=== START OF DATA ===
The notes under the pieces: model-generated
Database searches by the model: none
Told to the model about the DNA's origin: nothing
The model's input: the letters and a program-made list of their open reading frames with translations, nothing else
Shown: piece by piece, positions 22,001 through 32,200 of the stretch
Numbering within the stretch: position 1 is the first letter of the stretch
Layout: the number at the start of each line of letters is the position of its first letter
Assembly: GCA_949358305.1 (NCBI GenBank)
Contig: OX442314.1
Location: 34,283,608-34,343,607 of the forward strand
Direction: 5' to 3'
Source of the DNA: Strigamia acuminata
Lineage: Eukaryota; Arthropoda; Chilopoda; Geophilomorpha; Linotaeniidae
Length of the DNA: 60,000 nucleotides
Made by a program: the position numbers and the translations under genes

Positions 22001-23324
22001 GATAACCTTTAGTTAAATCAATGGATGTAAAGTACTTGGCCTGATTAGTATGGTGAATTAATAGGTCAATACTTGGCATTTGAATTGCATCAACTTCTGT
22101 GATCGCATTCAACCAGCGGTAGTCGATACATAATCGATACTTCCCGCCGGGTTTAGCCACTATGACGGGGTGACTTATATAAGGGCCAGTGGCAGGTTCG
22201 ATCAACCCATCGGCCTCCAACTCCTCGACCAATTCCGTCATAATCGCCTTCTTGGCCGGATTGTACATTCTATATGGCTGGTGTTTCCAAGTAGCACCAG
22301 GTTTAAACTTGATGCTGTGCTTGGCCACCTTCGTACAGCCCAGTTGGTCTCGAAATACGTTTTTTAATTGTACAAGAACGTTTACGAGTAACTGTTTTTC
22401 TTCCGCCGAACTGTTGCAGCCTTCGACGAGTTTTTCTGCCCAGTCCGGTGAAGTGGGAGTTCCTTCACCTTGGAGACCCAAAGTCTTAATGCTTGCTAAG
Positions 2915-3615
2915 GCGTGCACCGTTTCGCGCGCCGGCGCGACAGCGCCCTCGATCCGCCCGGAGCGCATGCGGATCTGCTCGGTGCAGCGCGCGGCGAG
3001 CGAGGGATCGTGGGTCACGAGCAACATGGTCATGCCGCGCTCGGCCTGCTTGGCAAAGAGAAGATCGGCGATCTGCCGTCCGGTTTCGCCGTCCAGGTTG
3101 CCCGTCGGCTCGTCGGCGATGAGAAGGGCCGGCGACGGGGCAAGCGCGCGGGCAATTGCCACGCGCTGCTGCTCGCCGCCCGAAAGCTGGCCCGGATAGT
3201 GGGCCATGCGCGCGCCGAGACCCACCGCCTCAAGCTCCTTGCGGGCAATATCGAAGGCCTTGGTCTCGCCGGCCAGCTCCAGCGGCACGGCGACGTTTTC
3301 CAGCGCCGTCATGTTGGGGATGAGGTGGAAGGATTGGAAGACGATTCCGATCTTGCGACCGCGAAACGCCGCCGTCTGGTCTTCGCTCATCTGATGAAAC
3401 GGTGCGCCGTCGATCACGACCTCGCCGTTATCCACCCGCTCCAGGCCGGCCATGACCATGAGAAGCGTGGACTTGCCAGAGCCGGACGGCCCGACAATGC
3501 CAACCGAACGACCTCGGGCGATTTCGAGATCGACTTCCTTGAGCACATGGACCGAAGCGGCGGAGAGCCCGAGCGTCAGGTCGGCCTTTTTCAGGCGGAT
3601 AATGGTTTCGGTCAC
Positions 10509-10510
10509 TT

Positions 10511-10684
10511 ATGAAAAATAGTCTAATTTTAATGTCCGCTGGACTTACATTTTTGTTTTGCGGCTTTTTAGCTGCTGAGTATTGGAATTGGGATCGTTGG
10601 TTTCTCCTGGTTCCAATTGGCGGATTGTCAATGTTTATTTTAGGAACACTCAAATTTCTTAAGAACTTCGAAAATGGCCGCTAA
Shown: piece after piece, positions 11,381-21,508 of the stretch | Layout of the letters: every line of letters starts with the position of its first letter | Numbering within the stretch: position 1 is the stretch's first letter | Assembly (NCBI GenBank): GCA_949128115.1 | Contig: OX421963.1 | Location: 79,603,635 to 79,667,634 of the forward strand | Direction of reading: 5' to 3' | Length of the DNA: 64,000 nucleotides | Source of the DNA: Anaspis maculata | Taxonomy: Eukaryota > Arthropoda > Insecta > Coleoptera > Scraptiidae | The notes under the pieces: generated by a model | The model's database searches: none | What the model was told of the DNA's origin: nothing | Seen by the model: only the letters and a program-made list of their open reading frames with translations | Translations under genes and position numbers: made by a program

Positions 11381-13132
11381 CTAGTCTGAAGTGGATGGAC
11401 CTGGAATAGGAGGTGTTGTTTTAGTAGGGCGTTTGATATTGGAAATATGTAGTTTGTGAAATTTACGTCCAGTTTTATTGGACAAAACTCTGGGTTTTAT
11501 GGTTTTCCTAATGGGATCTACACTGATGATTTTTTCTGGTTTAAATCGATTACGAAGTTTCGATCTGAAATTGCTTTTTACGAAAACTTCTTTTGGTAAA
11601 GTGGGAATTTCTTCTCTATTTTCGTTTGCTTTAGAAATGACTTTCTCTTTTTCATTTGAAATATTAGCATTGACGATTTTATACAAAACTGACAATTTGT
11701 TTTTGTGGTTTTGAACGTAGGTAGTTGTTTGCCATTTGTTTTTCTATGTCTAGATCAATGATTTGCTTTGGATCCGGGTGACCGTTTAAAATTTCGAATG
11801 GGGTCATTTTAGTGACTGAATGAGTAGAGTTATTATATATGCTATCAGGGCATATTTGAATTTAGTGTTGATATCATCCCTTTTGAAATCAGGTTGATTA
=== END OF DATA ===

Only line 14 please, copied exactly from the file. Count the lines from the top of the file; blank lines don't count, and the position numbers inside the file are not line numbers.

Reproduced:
Length of the DNA: 60,000 nucleotides